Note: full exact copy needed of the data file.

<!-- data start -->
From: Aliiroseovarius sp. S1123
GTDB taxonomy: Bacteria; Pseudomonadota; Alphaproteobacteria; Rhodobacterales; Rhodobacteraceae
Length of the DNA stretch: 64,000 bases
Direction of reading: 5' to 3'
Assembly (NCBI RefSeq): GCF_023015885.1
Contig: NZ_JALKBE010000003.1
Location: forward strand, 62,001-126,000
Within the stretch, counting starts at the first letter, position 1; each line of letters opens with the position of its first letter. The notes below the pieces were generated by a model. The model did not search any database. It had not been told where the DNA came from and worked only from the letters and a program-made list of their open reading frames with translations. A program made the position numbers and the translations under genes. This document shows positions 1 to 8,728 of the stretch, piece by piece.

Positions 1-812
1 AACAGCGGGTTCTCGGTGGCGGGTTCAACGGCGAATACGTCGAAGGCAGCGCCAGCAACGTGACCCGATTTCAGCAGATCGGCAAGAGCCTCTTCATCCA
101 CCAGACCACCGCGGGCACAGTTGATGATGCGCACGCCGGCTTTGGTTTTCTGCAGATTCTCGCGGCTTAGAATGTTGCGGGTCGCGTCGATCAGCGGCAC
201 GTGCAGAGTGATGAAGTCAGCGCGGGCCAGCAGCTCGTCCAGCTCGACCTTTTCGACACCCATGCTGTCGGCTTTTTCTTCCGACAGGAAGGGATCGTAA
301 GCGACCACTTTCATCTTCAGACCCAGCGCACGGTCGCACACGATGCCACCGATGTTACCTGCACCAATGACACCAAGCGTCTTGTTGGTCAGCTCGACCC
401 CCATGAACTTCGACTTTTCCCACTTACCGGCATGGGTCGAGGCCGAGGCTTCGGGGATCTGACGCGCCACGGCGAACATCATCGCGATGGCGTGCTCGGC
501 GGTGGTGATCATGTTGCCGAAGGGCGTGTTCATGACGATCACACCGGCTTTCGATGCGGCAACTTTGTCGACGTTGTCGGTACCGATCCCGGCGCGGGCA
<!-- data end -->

From: Aliiroseovarius sp. S1123
GTDB taxonomy: Bacteria; Pseudomonadota; Alphaproteobacteria; Rhodobacterales; Rhodobacteraceae
Length of the DNA stretch: 64,000 bases
Direction of reading: 5' to 3'
Assembly (NCBI RefSeq): GCF_023015885.1
Contig: NZ_JALKBE010000003.1
Location: forward strand, 62,001-126,000
Within the stretch, counting starts at the first letter, position 1; each line of letters opens with the position of its first letter. The notes below the pieces were generated by a model. The model did not search any database. It had not been told where the DNA came from and worked only from the letters and a program-made list of their open reading frames with translations. A program made the position numbers and the translations under genes. This document shows positions 1 to 8,728 of the stretch, piece by piece.

Positions 1-812
1 AACAGCGGGTTCTCGGTGGCGGGTTCAACGGCGAATACGTCGAAGGCAGCGCCAGCAACGTGACCCGATTTCAGCAGATCGGCAAGAGCCTCTTCATCCA
101 CCAGACCACCGCGGGCACAGTTGATGATGCGCACGCCGGCTTTGGTTTTCTGCAGATTCTCGCGGCTTAGAATGTTGCGGGTCGCGTCGATCAGCGGCAC
201 GTGCAGAGTGATGAAGTCAGCGCGGGCCAGCAGCTCGTCCAGCTCGACCTTTTCGACACCCATGCTGTCGGCTTTTTCTTCCGACAGGAAGGGATCGTAA
301 GCGACCACTTTCATCTTCAGACCCAGCGCACGGTCGCACACGATGCCACCGATGTTACCTGCACCAATGACACCAAGCGTCTTGTTGGTCAGCTCGACCC
401 CCATGAACTTCGACTTTTCCCACTTACCGGCATGGGTCGAGGCCGAGGCTTCGGGGATCTGACGCGCCACGGCGAACATCATCGCGATGGCGTGCTCGGC
501 GGTGGTGATCATGTTGCCGAAGGGCGTGTTCATGACGATCACACCGGCTTTCGATGCGGCAACTTTGTCGACGTTGTCGGTACCGATCCCGGCGCGGGCA